Published January 28, 2005, Press Democrat, Let the Public Speak, Title "Competing casinos"

To: Letter Editor The Press Democrat

Subject: Urban Gambling

By: Robert E. Crawford

1390 Windsor River Road


In response to the editorial appearing in the Sunday, January 23, 2005 issue of the Press Democrat, "Casino Fight". I believe a curious fact of life is being overlooked in the rhetoric of this quarrel.

There are a finite number of people foolish enough to waste their entertainment dollars on ‘professional gambling’. The casinos of Nevada are now suffering a loss of customers because California Indian tribes are opening competing casinos at locations almost as easy to reach as the plush resorts of Reno and Las Vegas.

If the gambling syndicates, openly using California tribes as front men, are allowed to invade urban areas of any state with casinos, the most likely losers will be the tribes who have invested large sums of money, mortgaged their birthrights to build casinos in locations not nearly as accessible as central cities. These tribes, the ones in rural areas, will be the losers. Has the BIA even thought about this?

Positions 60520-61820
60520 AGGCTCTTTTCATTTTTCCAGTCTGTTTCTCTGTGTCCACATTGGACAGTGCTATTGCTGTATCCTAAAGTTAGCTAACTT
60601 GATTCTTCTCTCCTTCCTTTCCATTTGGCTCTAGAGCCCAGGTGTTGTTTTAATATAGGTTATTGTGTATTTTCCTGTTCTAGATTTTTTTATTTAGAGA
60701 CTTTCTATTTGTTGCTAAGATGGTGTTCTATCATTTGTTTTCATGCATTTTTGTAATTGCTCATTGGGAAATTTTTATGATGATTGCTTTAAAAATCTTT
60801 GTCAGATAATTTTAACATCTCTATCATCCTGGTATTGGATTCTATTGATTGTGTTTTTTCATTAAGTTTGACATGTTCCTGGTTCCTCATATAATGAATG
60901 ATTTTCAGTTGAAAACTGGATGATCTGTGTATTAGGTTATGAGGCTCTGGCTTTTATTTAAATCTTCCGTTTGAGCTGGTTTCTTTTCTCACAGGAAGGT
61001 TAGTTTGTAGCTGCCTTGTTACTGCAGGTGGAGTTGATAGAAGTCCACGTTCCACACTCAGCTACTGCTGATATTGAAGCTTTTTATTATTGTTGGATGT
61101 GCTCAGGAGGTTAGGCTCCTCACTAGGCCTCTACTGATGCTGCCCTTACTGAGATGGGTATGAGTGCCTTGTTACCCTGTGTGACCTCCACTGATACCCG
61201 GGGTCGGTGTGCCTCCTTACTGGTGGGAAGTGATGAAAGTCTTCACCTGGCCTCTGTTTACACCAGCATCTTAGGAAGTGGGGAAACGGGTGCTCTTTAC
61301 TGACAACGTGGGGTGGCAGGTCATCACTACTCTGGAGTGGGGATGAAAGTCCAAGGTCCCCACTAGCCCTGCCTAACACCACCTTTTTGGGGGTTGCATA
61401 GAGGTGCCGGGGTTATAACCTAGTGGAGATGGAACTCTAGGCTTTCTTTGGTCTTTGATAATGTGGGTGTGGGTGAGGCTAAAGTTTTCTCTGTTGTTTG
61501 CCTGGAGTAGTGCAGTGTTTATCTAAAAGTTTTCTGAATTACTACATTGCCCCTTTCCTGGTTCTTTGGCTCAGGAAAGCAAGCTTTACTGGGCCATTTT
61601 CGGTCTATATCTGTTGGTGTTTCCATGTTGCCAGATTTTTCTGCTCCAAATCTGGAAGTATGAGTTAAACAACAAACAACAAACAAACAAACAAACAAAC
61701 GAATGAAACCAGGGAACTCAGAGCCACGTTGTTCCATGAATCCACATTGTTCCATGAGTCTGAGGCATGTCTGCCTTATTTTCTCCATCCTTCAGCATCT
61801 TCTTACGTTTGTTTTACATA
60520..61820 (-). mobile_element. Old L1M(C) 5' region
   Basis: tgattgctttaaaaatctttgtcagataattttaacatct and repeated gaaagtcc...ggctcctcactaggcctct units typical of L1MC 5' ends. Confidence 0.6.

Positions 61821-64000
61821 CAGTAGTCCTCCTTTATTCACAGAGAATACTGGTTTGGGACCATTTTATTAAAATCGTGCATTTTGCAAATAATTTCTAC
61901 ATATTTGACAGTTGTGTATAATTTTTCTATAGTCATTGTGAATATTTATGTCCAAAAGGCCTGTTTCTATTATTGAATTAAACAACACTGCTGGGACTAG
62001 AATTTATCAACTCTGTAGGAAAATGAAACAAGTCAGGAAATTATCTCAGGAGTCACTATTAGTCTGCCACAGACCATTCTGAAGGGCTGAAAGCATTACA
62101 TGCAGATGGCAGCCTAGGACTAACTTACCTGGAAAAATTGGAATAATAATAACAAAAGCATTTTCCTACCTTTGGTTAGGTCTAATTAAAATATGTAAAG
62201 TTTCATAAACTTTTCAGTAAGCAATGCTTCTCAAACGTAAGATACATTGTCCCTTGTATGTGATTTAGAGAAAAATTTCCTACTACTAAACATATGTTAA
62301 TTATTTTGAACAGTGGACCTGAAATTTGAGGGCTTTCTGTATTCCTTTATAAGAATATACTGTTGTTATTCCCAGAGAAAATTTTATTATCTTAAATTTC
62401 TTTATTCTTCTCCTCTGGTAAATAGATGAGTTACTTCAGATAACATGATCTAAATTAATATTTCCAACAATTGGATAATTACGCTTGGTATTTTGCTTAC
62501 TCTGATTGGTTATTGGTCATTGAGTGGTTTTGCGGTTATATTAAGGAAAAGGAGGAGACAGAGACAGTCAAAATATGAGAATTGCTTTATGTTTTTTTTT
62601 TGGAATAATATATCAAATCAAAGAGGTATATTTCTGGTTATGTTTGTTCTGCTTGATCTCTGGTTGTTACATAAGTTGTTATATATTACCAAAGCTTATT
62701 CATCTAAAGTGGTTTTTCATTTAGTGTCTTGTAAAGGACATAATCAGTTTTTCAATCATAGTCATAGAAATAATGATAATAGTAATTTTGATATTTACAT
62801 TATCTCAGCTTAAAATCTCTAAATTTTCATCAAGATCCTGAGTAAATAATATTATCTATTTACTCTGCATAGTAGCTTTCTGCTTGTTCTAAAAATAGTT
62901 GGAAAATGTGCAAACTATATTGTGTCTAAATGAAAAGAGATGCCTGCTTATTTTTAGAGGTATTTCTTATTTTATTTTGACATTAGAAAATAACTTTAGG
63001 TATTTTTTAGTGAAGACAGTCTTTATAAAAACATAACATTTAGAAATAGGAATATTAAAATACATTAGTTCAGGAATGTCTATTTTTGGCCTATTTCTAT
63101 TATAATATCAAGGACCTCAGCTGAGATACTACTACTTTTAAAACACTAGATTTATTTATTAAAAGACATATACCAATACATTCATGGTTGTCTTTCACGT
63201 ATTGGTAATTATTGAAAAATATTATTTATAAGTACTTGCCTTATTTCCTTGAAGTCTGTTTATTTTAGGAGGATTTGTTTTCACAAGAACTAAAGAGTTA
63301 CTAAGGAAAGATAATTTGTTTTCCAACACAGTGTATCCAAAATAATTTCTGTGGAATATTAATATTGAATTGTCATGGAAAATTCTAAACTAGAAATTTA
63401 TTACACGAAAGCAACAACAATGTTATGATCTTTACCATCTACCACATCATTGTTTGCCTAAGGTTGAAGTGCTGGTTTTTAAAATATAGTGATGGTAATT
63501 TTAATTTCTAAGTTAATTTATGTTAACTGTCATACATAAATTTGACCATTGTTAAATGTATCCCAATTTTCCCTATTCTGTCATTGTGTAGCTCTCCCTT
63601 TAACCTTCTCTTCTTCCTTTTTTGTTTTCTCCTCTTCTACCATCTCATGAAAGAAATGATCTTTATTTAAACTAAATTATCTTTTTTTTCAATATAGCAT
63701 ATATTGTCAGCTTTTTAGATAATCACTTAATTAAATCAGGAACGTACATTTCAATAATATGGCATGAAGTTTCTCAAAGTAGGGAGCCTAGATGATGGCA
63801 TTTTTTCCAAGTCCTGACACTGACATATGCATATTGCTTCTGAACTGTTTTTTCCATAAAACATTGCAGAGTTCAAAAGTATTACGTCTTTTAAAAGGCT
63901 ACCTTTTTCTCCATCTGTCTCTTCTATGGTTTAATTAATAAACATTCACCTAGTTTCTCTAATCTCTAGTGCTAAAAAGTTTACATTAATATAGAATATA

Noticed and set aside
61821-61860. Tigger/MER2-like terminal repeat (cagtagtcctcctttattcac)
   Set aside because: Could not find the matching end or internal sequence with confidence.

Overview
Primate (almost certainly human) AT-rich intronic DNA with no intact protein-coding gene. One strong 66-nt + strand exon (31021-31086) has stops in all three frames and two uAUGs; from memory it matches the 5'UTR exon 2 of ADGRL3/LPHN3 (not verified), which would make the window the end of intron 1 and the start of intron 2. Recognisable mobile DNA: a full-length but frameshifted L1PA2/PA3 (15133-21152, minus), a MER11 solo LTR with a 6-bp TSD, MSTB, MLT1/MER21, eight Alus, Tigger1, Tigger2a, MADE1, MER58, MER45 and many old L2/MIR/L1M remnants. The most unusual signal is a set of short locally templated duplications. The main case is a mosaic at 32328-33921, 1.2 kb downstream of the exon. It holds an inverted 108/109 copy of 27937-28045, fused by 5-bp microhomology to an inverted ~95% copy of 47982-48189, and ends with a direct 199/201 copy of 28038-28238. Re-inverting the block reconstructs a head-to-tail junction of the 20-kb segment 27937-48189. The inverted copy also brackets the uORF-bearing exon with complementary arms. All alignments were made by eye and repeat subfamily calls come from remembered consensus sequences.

I freely admit to a personal interest in the outcome of the Lytton band’s efforts. They are seeking to purchase land in my backyard with some of the profits, if they get any, of the San Pablo Casino. Although I would much rather have wealthy Indians than poor Indians next door, I honestly believe they will be undermining those tribes in rural areas with historical tribal lands. What bay area resident would drive 60 to 100 miles to an inconvenient location to gamble when they could do it right there ‘around the corner’ in San Pablo?

I believe the same holds true all over this country. If we have urban or inner-city casinos, the rural casinos will become a thing of the past.

Perhaps that is good. Don’t you think our all-embracing government should at least debate it?

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